Do you remember the Toyota recall in Bahrain? Have you ever thought what really went wrong and why Toyota is recalling those vehicles?
I’ve read an interesting paper What Really Happened to Toyota? that was analyzing the different recall acts of Toyota which took place in USA due to quality and safety issues. The paper analyzed the main reasons behind such issues as the brand image and sales revenue were severely impacted.
Toyota and its chain of suppliers had always pioneered quality management methodologies of total quality control since they believed that quality, customer satisfaction and profits are deeply connected. Quality is a major component of Toyota’s strategy and production system, and was always looked at as a role model by other competitors, such as Ford, GE and Honda.
So what really happened that made “Quality” suffer?
The paper states that there are two main reasons behind the quality issues:
- Toyota executive management always believed that quality should have a high priority, however, when the new management came in, their focus has changed. The new focus was on rapid growth rather than quality. As Toyota expanded in new markets, from 2003 onward their sales grew faster than the company can manage, and therefore, growth had taken priority over the traditional focus on quality. The decisions were made in favor of meeting sales, cost cutting and profit target while sacrificing product development, supplier management and production.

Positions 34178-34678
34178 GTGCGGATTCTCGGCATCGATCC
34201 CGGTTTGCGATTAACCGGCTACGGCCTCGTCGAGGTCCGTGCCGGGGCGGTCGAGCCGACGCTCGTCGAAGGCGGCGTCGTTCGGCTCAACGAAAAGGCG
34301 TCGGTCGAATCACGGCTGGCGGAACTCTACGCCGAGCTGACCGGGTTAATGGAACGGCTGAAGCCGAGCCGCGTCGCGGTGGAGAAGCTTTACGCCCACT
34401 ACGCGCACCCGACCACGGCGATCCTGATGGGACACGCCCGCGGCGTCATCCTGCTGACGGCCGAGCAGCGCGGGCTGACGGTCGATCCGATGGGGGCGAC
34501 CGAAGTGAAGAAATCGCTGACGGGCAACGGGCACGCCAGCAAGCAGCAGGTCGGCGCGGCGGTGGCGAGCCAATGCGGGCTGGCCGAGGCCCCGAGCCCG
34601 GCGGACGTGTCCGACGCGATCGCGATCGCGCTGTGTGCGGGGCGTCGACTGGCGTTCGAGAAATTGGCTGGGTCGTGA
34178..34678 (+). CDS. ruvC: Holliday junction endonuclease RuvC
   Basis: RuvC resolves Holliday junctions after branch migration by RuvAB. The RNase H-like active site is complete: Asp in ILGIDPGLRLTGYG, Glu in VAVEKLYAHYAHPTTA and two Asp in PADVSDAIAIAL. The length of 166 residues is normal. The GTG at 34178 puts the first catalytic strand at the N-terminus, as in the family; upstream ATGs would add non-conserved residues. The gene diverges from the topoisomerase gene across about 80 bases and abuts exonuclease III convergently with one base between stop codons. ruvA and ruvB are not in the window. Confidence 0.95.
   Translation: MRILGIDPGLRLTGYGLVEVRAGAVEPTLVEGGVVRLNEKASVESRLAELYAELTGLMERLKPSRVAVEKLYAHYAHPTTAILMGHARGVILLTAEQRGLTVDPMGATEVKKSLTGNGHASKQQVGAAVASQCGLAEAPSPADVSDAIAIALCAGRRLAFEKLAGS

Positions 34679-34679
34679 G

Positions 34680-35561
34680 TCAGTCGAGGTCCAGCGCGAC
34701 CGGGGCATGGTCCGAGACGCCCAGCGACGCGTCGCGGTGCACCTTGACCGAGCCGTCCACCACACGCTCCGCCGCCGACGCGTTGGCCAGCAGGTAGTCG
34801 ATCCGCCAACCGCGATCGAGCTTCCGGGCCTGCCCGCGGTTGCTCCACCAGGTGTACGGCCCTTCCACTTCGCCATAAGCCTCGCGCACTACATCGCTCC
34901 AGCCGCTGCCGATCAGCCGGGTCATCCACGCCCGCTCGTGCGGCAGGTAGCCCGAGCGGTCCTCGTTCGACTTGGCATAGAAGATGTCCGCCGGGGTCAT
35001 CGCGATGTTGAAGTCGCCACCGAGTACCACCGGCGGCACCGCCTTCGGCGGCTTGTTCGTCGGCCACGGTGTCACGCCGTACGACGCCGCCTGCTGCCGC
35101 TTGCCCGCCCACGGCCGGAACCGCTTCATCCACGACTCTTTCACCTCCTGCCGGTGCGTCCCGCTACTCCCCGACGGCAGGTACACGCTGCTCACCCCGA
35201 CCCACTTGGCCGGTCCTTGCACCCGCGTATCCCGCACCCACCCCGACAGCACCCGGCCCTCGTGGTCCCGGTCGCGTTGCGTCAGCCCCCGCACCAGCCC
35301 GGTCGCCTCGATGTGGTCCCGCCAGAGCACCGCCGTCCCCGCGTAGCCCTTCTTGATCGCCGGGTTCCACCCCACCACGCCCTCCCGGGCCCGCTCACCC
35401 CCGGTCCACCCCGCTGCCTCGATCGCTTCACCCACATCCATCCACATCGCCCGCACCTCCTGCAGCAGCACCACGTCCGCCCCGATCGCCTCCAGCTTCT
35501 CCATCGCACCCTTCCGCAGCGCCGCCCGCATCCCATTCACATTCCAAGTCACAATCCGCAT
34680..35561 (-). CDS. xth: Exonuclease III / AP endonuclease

- The second reason is a result of the increasing complexity of car products due to technological changes. Government regulations on safety, emissions and fuel consumption and the rising customer demands for environment friendly cars with luxury features have all added to the complexity level. This point applies to other car manufacturer as well, but due to the continuous demand and market expansion, Toyota was faced with the challenge of changing its production process to meet the demand of safe, clean, fuel-efficient and comfortable cars.
Some of the process change decisions were to compress the lead time between exterior design approval and start of sales to less than 20 months. Another change in process was to introduce an accelerated design cycles that have stressed the development and production systems which have created conditions for quality failure.
Toyota’s supplier management and its performance were also affected by the above two points. To meet the rapid demand and product complexity, Toyota had to outsource engineers and contract with new suppliers because the current engineers and suppliers were not sufficient. Most of those contract engineers and suppliers were inexperienced with Toyota’s standards and practices, and they were overseas (none Japanese speakers) contacts which had lead to coordination and communication problems.
I think that for any company, risk assessment should be conducted before moving with growth and expansion decision. With Toyota, the quality has suffered because they banded their core values of quality and focused on growth.
In your opinion, what went wrong with Toyota?